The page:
February 1, 2014
Being a motorcycle company that produces high performance, highly successful racing motorcycles, as well as motorcycles for the commercial market, has proven to be a winning strategy for Ducati. This case focuses on Ducati Corse, a subsidiary of Ducati Motor Holding S.p.A. that manages racing teams, bike development, promotions, and sponsorship areas of the company. Ducati Corse is a relatively small organization that encourages cross-departmental integration with its internal teams to achieve the best motorcycle design and racing outcomes as possible. Ducati started racing in the new MotoGP Circuit during the 2003 race season. With unexpected positive racing results, Ducati took the data collected from the 2003 racing season and changed too many aspects of the bike in 2004. The 2004 racing season proved to be far worse partially because Ducati failed to test all changes made. Looking forward to the 2005 season, Ducati is debating whether to switch to a modular design for their racing motorcycle that would, over time, lead to grander designs for Ducati.
Question 1: What is the organization trying to achieve?
Ducati is after a competitive advantage, via learnings from previous races, which has produced a new product design process that will allow modularity of their racing motorcycle. With success on-track, Ducati believes they can achieve increased commercial sales through a popularity increase, which comes from the surge of interest following a winning race or season. Ducati engineers collect and use enormous amounts data from previous races and tests along with rider feedback to build a winning combination of bike attributes that are specifically tuned to the nuances of the ride.
Question 2: How would you describe their operating environment? The Ducati operating environment is informal and small when compared to competitors. With most departments under one roof, the company has a siloed feel to it. Ducati has hired top graduates, who have an intense passion for motorcycles. Ducati encompasses three main principles: a data-driven approach to problem solving, a clear priority in solving problems, and frequent face-to-face communication. The importance of face-to-face communication cannot be underestimated and Ducati Corse, being a small operation, can seize the advantage of having a small floor plan, more direct personal relationships, and close geography to push operations that are more efficient.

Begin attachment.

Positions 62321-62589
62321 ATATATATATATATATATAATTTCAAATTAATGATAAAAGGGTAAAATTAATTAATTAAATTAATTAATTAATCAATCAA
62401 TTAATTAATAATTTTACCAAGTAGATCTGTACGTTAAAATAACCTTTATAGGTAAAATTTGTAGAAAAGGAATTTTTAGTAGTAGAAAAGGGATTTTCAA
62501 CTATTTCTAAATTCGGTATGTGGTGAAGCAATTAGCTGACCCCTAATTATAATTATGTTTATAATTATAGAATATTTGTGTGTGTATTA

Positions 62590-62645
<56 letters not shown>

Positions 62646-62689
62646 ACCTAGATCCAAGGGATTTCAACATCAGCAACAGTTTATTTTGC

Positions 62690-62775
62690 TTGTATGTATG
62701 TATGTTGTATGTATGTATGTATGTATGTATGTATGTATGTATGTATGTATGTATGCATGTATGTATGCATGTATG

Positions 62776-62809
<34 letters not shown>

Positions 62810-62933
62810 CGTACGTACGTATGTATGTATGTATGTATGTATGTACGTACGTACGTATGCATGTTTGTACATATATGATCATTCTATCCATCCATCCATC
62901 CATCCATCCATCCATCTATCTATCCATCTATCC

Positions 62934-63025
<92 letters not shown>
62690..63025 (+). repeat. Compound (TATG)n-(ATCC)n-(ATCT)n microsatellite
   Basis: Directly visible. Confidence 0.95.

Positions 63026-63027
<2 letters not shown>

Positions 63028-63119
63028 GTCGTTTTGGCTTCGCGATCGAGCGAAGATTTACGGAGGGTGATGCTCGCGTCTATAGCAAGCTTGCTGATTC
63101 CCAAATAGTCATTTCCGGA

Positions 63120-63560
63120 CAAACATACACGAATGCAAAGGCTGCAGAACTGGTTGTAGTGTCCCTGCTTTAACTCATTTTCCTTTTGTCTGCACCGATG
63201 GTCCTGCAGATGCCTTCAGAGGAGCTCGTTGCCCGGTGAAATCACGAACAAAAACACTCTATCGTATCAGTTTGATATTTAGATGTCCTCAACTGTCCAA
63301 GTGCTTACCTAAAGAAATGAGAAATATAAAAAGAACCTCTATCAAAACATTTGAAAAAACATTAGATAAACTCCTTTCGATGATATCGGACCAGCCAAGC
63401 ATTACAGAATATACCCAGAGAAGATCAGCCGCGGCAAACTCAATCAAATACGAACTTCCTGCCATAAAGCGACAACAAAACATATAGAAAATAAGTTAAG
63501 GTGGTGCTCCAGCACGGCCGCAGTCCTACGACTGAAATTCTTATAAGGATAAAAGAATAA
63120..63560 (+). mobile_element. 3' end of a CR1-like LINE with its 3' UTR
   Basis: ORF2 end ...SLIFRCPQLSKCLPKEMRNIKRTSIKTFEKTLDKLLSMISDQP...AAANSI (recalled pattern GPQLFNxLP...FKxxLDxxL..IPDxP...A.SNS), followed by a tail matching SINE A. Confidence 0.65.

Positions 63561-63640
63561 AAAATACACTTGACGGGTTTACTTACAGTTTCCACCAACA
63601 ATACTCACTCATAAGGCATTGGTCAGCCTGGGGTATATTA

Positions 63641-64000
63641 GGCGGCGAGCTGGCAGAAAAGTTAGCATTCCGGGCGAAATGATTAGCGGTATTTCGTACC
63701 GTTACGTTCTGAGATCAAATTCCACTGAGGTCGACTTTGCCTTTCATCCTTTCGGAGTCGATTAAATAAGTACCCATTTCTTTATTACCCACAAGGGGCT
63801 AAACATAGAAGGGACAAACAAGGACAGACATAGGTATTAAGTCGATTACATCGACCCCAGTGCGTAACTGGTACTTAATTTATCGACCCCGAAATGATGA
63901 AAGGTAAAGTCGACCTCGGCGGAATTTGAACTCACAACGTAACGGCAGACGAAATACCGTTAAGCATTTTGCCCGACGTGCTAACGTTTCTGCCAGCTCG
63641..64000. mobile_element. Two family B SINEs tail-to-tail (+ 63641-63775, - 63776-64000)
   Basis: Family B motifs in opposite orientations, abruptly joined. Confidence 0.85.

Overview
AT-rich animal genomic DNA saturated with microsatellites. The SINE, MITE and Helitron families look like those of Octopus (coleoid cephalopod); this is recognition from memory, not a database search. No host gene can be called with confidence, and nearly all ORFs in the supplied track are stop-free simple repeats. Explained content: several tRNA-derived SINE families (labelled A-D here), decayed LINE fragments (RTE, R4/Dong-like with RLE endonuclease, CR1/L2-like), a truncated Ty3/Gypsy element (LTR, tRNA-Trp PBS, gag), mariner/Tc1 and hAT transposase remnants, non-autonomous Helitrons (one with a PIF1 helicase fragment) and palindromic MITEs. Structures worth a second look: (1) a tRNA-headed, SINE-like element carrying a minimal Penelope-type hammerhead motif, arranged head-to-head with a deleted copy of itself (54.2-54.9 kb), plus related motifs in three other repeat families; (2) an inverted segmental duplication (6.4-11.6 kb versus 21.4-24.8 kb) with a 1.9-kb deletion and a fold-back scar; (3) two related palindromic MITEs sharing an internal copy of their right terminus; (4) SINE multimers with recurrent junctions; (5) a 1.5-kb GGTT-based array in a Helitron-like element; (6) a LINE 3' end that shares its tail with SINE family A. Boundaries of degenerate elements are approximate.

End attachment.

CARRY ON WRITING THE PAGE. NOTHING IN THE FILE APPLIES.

Question 3: Who are their customers and how does this affect their decision? Ducati’s customers are in-market, sport motorcycle enthusiasts looking for a high performance bike. They also have customers, likely race fans, who may one day consider a Ducati for purchase, but may not necessarily be in the market for one now. Customer-wise, Ducati has a primary focus on the Western European and North American markets. If Ducati can win on the track, marketing has additional opportunities for promotion via traditional and non-traditional media. It is crucial that Ducati performs well on-track to give customers additional assurance and confidence when applying purchase rationale that they are buying a high performance machine.
Question 4: What at this point is the current dilemma?
The current dilemma is whether or not to take a modular approach to their GP5 design for the 2005 race season. In the past two years, they applied an integrated design approach, which had made small design changes very expensive, but resulted in high performance. This pushes Ducati Corse to evaluate the risk of taking a modular approach, which offers ease of manufacturing and the ability to change one aspect of the bike at a time, but could result in a compromise of performance.
Question 1: What accounts for Ducati’s success?
The perceived performance of the street bikes was positively influenced by successes on the track, which was intimately intertwined...
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